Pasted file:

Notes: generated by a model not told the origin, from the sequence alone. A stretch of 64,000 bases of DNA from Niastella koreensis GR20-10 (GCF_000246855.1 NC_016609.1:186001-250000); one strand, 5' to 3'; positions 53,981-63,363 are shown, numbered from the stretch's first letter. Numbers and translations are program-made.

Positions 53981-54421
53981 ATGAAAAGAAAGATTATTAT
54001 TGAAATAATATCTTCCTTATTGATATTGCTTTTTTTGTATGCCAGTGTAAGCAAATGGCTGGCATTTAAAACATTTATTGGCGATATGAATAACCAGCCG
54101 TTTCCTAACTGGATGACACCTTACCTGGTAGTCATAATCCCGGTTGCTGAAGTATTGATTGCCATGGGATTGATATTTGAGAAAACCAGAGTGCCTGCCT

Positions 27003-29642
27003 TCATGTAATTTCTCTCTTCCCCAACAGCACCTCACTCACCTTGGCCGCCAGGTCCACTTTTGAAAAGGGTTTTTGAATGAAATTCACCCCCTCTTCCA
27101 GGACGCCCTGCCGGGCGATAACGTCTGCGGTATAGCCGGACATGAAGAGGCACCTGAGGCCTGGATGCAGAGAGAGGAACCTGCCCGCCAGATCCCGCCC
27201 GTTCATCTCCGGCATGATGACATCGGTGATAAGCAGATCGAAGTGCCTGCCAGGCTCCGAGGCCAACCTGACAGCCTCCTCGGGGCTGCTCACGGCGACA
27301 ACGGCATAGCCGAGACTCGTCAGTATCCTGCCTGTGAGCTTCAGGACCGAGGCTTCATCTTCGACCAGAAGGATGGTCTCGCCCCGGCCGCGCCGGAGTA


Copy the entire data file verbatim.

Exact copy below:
Notes: generated by a model not told the origin, from the sequence alone. A stretch of 64,000 bases of DNA from Niastella koreensis GR20-10 (GCF_000246855.1 NC_016609.1:186001-250000); one strand, 5' to 3'; positions 53,981-63,363 are shown, numbered from the stretch's first letter. Numbers and translations are program-made.

Positions 53981-54421
53981 ATGAAAAGAAAGATTATTAT
54001 TGAAATAATATCTTCCTTATTGATATTGCTTTTTTTGTATGCCAGTGTAAGCAAATGGCTGGCATTTAAAACATTTATTGGCGATATGAATAACCAGCCG
54101 TTTCCTAACTGGATGACACCTTACCTGGTAGTCATAATCCCGGTTGCTGAAGTATTGATTGCCATGGGATTGATATTTGAGAAAACCAGAGTGCCTGCCT

Positions 27003-29642
27003 TCATGTAATTTCTCTCTTCCCCAACAGCACCTCACTCACCTTGGCCGCCAGGTCCACTTTTGAAAAGGGTTTTTGAATGAAATTCACCCCCTCTTCCA
27101 GGACGCCCTGCCGGGCGATAACGTCTGCGGTATAGCCGGACATGAAGAGGCACCTGAGGCCTGGATGCAGAGAGAGGAACCTGCCCGCCAGATCCCGCCC
27201 GTTCATCTCCGGCATGATGACATCGGTGATAAGCAGATCGAAGTGCCTGCCAGGCTCCGAGGCCAACCTGACAGCCTCCTCGGGGCTGCTCACGGCGACA
27301 ACGGCATAGCCGAGACTCGTCAGTATCCTGCCTGTGAGCTTCAGGACCGAGGCTTCATCTTCGACCAGAAGGATGGTCTCGCCCCGGCCGCGCCGGAGTA